Alternative embodiments of the present invention are depicted in FIGS. 11 through 13. In the arrangement depicted in FIG. 11, the fixed frame, designated by reference number 160 is provided with a generally T-shaped configuration and includes a strut 70 that is pivotably attachable at one end thereof to a vertical portion 162 of the frame 160, by a lower strut mount 164. The strut 70 is pivotably attachable at an opposite end thereof to a cross bar 168 that is secured between the legs 32b and 32c of the movable frame 32. As shown in FIG. 11, a second strut mount 166 is mounted between the cross bar 168 and the leg 32a of the movable frame by means of an additional member 167 for receiving the opposite end of the strut 70. The strut mounts 164 and 166 are substantially similar in construction to the lower strut mount 80 and upper strut mount 84, respectively, described above in connection with FIG. 4.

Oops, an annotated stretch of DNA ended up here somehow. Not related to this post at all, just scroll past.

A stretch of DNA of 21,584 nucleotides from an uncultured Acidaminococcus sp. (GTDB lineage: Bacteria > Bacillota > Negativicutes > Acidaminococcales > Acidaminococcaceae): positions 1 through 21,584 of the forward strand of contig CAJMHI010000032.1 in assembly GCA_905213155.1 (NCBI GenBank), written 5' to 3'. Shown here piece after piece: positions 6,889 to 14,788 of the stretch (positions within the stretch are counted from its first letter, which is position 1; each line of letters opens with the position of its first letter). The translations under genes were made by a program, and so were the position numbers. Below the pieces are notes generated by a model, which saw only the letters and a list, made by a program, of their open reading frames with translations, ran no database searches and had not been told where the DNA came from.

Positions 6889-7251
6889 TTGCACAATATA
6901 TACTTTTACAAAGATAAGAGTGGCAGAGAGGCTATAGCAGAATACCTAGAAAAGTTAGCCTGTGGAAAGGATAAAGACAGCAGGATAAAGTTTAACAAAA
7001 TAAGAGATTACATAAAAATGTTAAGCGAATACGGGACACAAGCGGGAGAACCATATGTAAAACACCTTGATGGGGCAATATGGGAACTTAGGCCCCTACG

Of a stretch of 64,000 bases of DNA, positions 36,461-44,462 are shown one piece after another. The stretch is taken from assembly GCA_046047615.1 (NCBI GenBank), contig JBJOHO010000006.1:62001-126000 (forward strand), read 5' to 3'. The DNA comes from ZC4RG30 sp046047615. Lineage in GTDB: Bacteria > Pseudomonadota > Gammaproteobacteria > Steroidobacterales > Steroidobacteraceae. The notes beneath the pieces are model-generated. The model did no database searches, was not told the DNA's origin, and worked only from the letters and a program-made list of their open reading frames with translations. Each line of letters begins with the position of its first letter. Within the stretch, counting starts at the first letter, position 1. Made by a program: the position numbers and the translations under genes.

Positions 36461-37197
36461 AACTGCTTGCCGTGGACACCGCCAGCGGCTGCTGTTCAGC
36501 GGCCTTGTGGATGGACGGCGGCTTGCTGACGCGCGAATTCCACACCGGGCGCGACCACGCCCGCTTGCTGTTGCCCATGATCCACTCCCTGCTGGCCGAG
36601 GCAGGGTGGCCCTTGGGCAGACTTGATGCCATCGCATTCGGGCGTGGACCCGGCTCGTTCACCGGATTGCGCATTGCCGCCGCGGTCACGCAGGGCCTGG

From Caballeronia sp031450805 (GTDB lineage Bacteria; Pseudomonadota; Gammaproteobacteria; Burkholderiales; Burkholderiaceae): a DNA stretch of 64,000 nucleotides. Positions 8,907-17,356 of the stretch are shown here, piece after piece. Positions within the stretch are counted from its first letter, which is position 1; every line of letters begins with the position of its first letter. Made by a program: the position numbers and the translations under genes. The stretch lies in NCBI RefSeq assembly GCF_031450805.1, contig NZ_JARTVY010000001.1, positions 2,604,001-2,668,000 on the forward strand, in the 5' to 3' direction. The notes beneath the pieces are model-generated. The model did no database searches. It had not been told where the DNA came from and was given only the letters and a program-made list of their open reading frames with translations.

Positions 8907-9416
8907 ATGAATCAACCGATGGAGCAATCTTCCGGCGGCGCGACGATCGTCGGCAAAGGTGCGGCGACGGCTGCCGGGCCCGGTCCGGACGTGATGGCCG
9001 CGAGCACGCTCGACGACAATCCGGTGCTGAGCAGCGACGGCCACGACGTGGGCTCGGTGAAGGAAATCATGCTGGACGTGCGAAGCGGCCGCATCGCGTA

With reference to FIG. 12, a non-resilient strut 172 can be substituted for the resilient gas-assisted or spring assisted strut 70 previously described in connection with FIGS. 1, 2 and 3a, as well as for the strut 70 of alternative embodiment of the spa cover support device 30 shown in FIG. 11. The non-resilient strut 172 comprises first and second interengageable arms 174 and 176 which are pivotably coupled to one another along respective ends 182 and 184 to form a hinge joint 175. The free end of the arm 174 is coupled to an upper strut mount 178 that is affixed to a lower surface of the movable frame 32. The free end of the second arm 176 is coupled to the lower strut mount 180, which is affixed to the fixed frame 42. The hinged ends 182 and 184 of the arms 174 and 176 are rotatable about the hinge joint 175 to bring the end of the first interengageable arm 174 that is pivotably attached to the movable frame 32 toward the end of the second interengageable arm 176 that is pivotably attached to the fixed frame 42, thereby pivoting the movable frame 32 from the depicted extended position toward a retracted position that is generally parallel with respect to the side 14 of the spa 10. The first interengageable arm 174 is provided with a tab member 188 to prevent the undesirable rotation of the second interengageable arm 176 away from the side of the spa 10. The first and second interengageable arms 174 and 176 are permitted to rotate about the hinge 175 from a folded position, corresponding to when the movable frame is retracted, to a position wherein the first and second interengageable arms 174 and 176 are generally colinear so as to form a generally rigid strut 172 as shown in FIG. 12. Alternatively, the arm 174 can be arranged so as to be telescopically receivable within the end 184 of the second interengageable arm 176. With reference to FIGS. 15a, 15b, and 15c the first arm 174' can be provided with means for detachable engagement with the second interengageable arm 176' such that the first arm is selectively displacable within the second arm. For example, the first arm 174' can be provided with a tab 210 which is rotatably attached thereto and which comprises leg portions 211 as shown in FIG. 15b. The leg portions 211 are each configured to engage a slot 208 provided in the second arm 176' to removably secure the first arm 174' within the second arm 176'. The tab 210 is disengaged from the slot 208 by retracting the first arm 174' from within the second arm 176' such that the tab 210 contacts a bar member 206 secured to the second arm and pivots its corresponding leg portion 211 away from the slot 208. The telescopic first and second interengageable arms 174' and 176' can therefore be longitudinally extended and retracted so as to permit the movable frame to be pivotably displaced between the extended and retracted positions depicted in FIGS. 2 and 3a, respectively.